BEN SISARO nyTimes.com 10/29/14
Smokey Robinson, the Eagles, Bruno Mars, John Lennon and Megadeth would not seem to have much in common.
But they are among the famous names attached to a new music publishing venture led by Irving Azoff, the former chairman of Live Nation Entertainment, that is the latest challenge to the $2 billion market for performing rights dominated by Ascap and BMI. The company, Global Music Rights, is part of Azoff MSG Entertainment, a joint venture established last year with the Madison Square Garden Company.
The management of performing rights — how royalties are paid when songs are played on the radio, streamed online or performed in public — has been a steady part of the music business for a century. But lately the field has been primed for disruption by advances in technology and a series of lawsuits over how songs are licensed to online services like Pandora.
Ascap and BMI, which represent more than 95 percent of the songs available in the United States, are governed by decades-old regulatory agreements with the Justice Department that restrict how they negotiate with outlets that use music. Recently some big music publishers have complained that these rules lead to low royalty rates, and threatened to leave Ascap and BMI if regulatory changes were not made.
Irving Azoff, who represents acts like the Eagles, Van Halen and Fleetwood Mac, leads the company, Global Music Rights.
For the last year, Mr. Azoff — a longtime artist manager who represents acts like the Eagles, Van Halen and Fleetwood Mac — has quietly been building a rival by controlling the catalogs of a handful of superstar songwriters. Those include members of Journey, Foreigner, Fleetwood Mac and Soundgarden, as well as current hit makers like Pharrell Williams, Ryan Tedder, Benny Blanco and the country songwriter Shane McAnally, and the estates of Lennon and Ira Gershwin.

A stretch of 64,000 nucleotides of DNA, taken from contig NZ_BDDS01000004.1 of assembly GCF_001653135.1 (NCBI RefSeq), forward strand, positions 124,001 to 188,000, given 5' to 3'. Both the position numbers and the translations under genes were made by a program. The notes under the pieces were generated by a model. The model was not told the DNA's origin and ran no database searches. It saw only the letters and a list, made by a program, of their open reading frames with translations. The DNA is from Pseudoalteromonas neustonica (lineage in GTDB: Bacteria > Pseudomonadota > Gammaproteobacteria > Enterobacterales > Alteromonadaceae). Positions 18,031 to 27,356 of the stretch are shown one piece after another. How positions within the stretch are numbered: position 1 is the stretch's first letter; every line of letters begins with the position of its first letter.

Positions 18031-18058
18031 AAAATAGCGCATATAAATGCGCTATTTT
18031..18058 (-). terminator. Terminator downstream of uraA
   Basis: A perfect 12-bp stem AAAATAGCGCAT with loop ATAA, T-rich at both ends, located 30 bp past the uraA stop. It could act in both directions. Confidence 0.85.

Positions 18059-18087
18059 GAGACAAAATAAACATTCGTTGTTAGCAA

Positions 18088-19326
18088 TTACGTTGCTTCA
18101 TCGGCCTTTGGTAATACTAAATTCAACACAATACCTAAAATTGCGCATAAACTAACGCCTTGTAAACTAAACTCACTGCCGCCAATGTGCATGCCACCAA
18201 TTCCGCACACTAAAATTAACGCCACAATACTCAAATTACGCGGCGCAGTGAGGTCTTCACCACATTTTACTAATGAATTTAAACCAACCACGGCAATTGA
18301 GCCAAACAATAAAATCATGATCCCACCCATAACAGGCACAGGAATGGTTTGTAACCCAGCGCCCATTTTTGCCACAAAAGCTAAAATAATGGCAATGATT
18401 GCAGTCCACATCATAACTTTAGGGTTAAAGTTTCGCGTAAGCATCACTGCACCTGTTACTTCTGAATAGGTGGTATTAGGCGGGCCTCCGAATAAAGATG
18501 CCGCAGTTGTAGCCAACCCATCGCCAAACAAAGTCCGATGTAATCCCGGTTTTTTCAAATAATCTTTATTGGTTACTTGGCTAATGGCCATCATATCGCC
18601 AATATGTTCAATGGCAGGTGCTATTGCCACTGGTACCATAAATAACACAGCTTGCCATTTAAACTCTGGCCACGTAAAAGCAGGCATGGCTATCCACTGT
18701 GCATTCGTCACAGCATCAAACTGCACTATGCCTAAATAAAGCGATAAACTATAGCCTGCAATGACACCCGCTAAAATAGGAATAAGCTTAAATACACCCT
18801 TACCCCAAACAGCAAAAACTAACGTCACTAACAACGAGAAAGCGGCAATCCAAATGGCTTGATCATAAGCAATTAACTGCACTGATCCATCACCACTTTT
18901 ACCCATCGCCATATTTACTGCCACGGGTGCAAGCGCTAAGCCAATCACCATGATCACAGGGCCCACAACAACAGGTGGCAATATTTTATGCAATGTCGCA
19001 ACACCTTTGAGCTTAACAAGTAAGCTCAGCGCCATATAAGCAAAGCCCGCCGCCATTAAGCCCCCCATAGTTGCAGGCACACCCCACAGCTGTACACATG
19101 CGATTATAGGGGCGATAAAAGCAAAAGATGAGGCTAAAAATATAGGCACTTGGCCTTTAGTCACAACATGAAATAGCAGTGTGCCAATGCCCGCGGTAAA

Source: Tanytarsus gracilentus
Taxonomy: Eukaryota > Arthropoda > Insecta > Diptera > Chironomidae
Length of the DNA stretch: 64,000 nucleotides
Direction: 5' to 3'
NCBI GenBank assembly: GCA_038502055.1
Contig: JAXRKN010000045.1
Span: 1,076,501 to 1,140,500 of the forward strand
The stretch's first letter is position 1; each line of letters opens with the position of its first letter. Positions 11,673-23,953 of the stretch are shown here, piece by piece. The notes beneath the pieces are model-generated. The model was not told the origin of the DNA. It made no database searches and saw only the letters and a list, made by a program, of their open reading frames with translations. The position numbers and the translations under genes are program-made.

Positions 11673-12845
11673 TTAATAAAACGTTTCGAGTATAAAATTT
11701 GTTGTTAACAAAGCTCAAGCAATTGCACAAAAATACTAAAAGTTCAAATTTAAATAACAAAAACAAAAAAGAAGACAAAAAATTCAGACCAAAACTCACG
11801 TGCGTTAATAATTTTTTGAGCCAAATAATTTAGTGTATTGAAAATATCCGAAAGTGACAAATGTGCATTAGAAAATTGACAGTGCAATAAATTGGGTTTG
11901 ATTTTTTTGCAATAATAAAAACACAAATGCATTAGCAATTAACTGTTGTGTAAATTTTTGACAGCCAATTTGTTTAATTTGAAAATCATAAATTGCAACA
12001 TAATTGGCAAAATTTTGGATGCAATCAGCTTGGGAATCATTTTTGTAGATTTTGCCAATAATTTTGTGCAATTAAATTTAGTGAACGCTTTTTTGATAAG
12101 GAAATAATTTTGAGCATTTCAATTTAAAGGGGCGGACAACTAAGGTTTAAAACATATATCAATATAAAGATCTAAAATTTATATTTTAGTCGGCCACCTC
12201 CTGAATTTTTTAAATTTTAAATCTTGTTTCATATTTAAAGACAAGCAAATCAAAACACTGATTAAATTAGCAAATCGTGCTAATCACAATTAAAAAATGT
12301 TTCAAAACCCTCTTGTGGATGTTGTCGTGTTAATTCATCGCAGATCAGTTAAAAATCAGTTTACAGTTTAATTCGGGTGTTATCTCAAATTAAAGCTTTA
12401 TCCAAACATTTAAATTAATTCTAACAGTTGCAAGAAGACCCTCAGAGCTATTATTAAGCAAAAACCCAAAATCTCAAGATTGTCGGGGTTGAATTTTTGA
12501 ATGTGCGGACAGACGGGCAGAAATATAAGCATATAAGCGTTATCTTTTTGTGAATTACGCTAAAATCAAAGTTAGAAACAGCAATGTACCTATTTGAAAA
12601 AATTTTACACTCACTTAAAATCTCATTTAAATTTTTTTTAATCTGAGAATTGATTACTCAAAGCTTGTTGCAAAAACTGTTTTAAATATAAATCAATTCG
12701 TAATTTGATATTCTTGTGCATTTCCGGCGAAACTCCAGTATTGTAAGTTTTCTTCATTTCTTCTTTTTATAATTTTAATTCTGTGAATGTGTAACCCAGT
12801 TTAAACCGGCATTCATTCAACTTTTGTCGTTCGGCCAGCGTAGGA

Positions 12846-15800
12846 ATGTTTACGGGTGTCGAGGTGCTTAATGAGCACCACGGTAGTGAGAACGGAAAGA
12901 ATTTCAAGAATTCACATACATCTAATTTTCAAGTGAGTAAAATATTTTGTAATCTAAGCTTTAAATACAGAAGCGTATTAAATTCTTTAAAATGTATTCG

“I vowed when I started this company that I was going to take care of artists,” Mr. Azoff said in response to questions about the company. “So I tried to identify places where I felt that artists were not getting a fair deal, and the performance rights area jumped out at me. It was a place where I felt I could help our writers.”
Global Music Rights has lured clients with the promise that it can wring royalties that are as much as 30 percent higher from radio stations and online outlets than they can get through Ascap or BMI, according to three people with knowledge of the negotiations who spoke on the condition of anonymity.
On Monday, the Madison Square Garden Company — which has committed $175 million in backing to Azoff MSG Entertainment — said it wouldconsider splitting itself into two companies, one for its sports properties and the other for entertainment. MSG declined to comment about the future of Mr. Azoff’s venture. But if MSG is split, Azoff MSG Entertainment is expected to remain part of the entertainment unit.